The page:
My time in Kenya would soon be over. After six months of living in Africa, it was time to figure out what to do next with my life. Trouble was, I hadn’t given it a second’s thought, and time was winding down.

I remember feeling the energy of all the volunteers, getting ready for the end of expo party. They were practically jumping up and down at the prospect of pulling an all-nighter with good food, drinks and a heartfelt slideshow of pictures taken from their time in Kenya. But for my friends and me, those of us who had been there so long, copping with the end was no easy task.

Kenya was our home. We spoke Swahili to bus drivers and at grocery stores. We knew how to travel to Mombasa and back. We all had phone numbers on speed-dial of our favorite taxi and motorbike drivers. We ate fish and ugali with our hands and converting dollars to shillings was second nature.

I wore a kikoi (east African cloth tied around the waist) around town and people knew who I was. And my feet bore the telltale signs of dirt and scrapes of one who has lived there long enough to become part of the land, a local. The few of us who had been there the longest weren’t happy or excited. We felt a very deep sadness welling up- a grey, panging emptiness that meant soon we had to leave, back to reality. That week we moped around like our cat had just died. We were a sad bunch.

In addition to missing Kenya terribly, I wasn’t ready to leave because that meant making some sort of decision in my life.

In the whole time I was in Kenya, I never made plans on what to do next after Africa. I didn’t want to think about it. I worked in the oil fields of North Dakota and saved for a whole year to live my dream and the thought of life afterwards was so distant and too uncomfortable, so I ignored it.

I wasn’t alone. My closest friends weren’t ready to face reality either. So with our internship over, our small group checked in at a hostel in Diani, to embrace nostalgia and what was left of the magic.

Some had flights home the following week, others were booking travel plans together because they weren’t ready to say goodbye. But me, I was at a loss for what to do.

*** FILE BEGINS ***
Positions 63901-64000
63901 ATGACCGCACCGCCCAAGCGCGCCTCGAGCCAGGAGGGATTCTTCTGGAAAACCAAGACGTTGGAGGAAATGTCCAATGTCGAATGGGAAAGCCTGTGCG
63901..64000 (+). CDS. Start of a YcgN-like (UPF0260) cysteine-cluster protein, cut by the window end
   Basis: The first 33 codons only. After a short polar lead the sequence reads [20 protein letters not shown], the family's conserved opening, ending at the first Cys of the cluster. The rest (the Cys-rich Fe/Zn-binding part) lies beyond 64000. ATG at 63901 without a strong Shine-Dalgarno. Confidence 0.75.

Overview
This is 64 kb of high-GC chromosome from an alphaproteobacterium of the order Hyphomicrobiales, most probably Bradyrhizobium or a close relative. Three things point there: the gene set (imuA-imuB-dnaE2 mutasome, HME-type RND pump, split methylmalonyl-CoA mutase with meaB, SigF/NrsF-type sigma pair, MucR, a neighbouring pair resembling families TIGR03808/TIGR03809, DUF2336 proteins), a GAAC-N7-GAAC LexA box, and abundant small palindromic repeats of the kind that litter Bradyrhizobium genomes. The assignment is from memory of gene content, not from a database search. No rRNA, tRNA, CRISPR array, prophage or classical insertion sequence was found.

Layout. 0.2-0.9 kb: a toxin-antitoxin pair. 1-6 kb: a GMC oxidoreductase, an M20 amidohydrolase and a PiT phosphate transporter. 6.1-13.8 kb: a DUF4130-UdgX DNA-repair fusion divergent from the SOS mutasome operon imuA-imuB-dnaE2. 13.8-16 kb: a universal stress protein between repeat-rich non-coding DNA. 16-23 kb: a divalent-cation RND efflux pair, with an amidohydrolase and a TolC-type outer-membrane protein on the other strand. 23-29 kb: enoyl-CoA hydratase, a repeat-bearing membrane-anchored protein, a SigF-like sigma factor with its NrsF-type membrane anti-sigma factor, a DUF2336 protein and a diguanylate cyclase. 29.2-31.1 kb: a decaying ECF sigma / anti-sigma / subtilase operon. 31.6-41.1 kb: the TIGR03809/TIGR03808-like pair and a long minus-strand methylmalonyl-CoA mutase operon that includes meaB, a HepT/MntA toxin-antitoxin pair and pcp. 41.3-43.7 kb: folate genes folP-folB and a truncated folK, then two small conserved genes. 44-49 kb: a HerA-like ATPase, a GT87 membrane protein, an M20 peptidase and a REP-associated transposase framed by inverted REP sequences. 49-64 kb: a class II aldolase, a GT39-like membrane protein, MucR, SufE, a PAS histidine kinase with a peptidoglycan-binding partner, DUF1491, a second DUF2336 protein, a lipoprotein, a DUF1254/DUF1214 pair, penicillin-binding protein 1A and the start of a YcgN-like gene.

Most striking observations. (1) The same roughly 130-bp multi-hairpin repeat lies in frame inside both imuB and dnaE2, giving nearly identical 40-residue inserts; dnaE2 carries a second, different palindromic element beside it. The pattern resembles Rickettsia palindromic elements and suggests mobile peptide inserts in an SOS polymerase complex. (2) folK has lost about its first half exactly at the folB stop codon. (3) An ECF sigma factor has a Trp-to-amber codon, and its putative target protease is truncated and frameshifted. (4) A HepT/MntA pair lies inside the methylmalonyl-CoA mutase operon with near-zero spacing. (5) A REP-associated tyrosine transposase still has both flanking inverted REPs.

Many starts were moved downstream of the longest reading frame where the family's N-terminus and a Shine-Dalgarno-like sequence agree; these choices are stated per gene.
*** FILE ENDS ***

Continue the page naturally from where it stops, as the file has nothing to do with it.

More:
I was melancholy, lost with no direction and still suffering from slight vertigo and exhaustion. When we checked into the hostel, I was adamant that I have my own room so I could think and be alone. I spent the whole week soul searching, sitting in my room just thinking about everything I had been through and what to do next.

Part of me knew it was time to go though. Being in and out of the hospital and struggling with finding alone time had left me feeling depleted in every way. What I needed was to escape to some isolated cave somewhere with no people so I could recover. In fact, weeks earlier we watched Cast Away with Tom Hanks and I remember thinking, “He gets his own island with no noise for four years?!?! That must be so nice!” I think I missed the point of the movie.

The stress of having too much fun? #volunteeraborad Click To Tweet

Also, I knew in my heart I needed a break from alcohol and smoking and the late nights. I had come to the conclusion that that is what led to my vertigo. STRESS. Not taking care of myself put so much stress on my mind and body that I kind of snapped, and was still feeling the effects.  I was glad to be taking the time now to relax alone and think.

“I should really go home to rest. That’s what I’ll do.”

However, the thought of flying home to St. Louis to live with my parents, look for a job and pay bills sent me into panic. I couldn’t stand it and I would cry in desperation trying to picture a life back home after Kenya. I couldn’t do it. And that stress outweighed the desire for solitude and healing, so I decided to stay.

I was conflicted. I loved Kenya but felt it was time to move on but definitely did not want to go home to Missouri either. How can I both want to spend time with my friends, but want to be alone too? How can I know I need to move on from Kenya but be heartbroken to leave? When did life get so complex?

I had roughly 3,000 dollars left and two ideas: one, to climb Mt. Kilimanjaro or two, book an overland trip of Africa to visit more countries. I vacillated between these two ideas all week, unable to make up my mind.

My friends were leaving me. One by one they each flew off from the airport in Mombasa where we spent our last days in a cheap hotel in the city. Very early one morning, before the break of dawn, I packed my bags and held my dear friends one last time. We had been through so much together.

Outside the hotel was a taxi waiting to take me to the bus station downtown. With my luggage loaded and a queasy, nervous feeling in the pit of my stomach, I waved goodbye and rode away, wondering if I would ever see those people again.

I was headed for Lilongwe, Malawi (a small country to the south of Tanzania) taking public transportation the whole way, to meet up with an overland tour group that was setting out on a 30 day trek of Zambia, Botswana, Namibia and South Africa.

My time in Kenya was over. But the journey to come would widen my eyes to a whole new world of adventure! But that’s a story for another time!


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